To tie up with improved auditor’s disclosures on non-audit services, the APB advocated enhanced disclosures in annual reports of the company’s policy on non-audit services and explanations as to why a company’s auditor was engaged to provide such services and how his independence had been safeguarded.
The FRC heeded the APB’s call and after consultations, amended its guidance for audit committees by including more specific description and explanation requirements in respect of non-audit services. Under the revised requirements the annual report of a listed entity should:
- set out the audit committee’s policy applied in respect of the provision of non-audit services by the auditor
- set out the fees paid to the auditor in accordance with the template for non-audit services issued by the APB in ES 1
- provide explanations as to why the audit committee concluded that it was in the interests of the company to purchase significant non-audit services from the external auditor (rather than another supplier) and how auditor objectivity and independence has been safeguarded.
The APB is of the opinion that the improved disclosures introduced by the revised ethical standards, combined with the revisions to the FRC guidance to audit committees, will reduce perceived threats to auditor objectivity and independence arising from the provision of non-audit services to listed entities.
The APB also believes that the decision whether a company’s auditor should be engaged to provide non-audit services is first and foremost a matter of corporate governance and that the current ethical standards approach to the issue is effective in maintaining auditor independence.
Internal audit services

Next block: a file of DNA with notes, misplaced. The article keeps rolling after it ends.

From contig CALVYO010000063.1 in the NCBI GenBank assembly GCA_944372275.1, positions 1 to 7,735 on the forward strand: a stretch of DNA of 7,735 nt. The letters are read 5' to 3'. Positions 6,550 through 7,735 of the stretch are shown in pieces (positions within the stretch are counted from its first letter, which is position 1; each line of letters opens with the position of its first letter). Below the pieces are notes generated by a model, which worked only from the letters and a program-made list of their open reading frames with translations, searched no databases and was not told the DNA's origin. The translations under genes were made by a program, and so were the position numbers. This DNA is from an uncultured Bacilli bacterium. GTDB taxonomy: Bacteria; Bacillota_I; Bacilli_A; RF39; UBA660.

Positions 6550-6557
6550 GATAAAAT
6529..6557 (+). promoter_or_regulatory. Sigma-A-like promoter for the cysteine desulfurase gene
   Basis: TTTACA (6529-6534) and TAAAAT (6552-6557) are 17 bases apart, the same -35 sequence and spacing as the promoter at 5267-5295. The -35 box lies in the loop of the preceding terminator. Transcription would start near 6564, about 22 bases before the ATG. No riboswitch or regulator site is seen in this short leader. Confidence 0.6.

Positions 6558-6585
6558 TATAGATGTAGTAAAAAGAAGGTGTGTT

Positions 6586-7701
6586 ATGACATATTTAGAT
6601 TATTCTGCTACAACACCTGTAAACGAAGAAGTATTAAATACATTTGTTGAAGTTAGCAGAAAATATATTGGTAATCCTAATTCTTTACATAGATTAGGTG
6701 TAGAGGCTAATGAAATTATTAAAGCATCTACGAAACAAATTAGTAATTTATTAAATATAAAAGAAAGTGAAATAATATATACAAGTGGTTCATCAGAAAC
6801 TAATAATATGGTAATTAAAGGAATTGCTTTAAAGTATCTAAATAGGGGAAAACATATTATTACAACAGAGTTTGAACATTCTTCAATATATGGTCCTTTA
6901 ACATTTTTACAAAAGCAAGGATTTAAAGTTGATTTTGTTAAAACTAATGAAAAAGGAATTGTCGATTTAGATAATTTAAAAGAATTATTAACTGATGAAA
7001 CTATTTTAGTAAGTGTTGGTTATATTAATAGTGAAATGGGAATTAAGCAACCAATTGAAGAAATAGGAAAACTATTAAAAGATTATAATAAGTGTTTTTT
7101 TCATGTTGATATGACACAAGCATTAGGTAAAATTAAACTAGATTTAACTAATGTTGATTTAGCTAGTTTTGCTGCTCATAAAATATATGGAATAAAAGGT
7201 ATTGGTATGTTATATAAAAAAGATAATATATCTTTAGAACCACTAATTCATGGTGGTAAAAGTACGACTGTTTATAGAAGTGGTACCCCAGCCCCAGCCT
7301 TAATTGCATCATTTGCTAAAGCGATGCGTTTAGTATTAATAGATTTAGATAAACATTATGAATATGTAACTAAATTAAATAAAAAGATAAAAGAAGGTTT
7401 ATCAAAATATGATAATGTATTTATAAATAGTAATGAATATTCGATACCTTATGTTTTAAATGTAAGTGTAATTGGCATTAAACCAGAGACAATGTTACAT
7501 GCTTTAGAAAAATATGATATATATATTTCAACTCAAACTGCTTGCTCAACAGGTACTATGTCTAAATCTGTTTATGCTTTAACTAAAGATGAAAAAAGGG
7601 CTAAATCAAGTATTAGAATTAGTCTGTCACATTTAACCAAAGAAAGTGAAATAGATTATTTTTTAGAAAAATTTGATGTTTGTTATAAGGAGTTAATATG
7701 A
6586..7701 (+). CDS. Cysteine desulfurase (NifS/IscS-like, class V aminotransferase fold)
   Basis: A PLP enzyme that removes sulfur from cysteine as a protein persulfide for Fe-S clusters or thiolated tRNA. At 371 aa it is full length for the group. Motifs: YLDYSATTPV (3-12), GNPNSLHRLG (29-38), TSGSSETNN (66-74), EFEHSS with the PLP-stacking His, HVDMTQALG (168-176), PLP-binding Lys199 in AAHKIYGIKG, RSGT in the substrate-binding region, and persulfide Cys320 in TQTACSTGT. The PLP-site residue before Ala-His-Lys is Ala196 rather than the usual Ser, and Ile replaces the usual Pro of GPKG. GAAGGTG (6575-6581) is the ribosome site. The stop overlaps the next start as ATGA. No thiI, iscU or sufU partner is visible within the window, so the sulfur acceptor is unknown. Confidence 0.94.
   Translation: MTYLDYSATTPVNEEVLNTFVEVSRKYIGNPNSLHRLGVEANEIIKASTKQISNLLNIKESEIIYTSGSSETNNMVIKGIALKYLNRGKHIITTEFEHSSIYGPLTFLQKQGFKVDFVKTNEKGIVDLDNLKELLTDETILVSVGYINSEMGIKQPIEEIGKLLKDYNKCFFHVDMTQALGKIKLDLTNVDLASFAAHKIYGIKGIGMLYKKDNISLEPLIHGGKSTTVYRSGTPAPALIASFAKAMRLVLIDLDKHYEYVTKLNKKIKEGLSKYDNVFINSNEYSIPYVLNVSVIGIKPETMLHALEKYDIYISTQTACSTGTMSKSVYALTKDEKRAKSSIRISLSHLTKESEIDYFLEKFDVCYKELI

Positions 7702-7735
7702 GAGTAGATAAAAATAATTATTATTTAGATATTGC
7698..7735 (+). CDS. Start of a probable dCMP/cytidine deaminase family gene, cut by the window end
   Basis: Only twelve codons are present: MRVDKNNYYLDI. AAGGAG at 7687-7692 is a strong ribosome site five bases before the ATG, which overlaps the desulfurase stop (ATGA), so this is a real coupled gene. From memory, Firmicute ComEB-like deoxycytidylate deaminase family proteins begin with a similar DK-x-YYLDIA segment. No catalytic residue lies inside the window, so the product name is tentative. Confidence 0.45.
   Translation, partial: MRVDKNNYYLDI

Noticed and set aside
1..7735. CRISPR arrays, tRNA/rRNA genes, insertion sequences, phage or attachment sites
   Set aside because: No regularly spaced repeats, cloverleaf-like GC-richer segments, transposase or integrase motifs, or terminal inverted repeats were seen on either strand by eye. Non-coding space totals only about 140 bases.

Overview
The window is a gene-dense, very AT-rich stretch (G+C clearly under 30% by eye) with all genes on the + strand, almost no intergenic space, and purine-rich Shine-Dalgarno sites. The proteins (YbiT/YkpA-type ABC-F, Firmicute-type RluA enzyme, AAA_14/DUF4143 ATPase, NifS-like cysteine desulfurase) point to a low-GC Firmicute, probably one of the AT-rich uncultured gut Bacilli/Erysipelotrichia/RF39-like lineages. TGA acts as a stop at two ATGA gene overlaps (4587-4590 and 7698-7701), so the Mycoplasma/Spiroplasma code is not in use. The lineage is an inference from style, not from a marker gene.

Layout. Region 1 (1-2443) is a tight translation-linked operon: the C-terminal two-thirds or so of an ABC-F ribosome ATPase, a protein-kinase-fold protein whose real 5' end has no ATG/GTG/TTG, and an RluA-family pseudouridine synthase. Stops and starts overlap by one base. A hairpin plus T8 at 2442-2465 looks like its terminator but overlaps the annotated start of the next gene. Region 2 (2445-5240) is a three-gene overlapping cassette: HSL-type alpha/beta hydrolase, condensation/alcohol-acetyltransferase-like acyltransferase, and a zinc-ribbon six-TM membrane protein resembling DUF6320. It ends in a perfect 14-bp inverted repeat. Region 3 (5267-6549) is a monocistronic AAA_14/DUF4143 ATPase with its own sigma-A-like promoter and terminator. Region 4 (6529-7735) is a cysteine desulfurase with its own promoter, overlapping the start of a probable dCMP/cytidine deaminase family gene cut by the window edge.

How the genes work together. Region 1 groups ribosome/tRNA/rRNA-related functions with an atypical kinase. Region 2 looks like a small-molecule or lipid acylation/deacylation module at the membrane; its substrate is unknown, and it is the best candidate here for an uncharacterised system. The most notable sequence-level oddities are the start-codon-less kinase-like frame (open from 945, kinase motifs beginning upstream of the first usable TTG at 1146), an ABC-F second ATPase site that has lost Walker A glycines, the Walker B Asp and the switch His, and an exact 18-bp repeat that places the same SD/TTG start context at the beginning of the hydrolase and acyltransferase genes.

In approaching its revision of the ethical standards the APB envisaged that there would be no major changes to the conceptual approach taken to the provision of non-audit services. However, some specific areas where amendments were deemed to be necessary were identified in response to concerns raised by respondents to the consultations.
One particular concern was that derived from the decision of the company Rentokil to outsource to its new external auditor some of its internal audit work. Many respondents pointed out that such engagement would result in the new auditor auditing their own work and taking management functions.
In response to such concerns the APB revised ES 5 and in particular introduced a new category of non-audit services called ‘audit related services’. The services specifically included in such category are normally carried out by audit team members, with the work involved being closely related to the actual audit work. Such services are therefore considered to pose only insignificant threats to auditor independence and, as a consequence, no safeguards need to be applied.
The list of 'audit related services' is included in paragraph 55 of the revised ES 5 and is as follows:
- reporting required by law or regulation to be provided by the auditor
- reviews of interim financial information
- reporting on regulatory returns
- reporting to a regulator on client assets
- reporting on government grants
- reporting on internal financial controls when required by law or regulation
- extended audit work that is authorised by those charged with governance performed on financial information and/or financial controls where this work is integrated with the audit work and is performed on the same principal terms and conditions.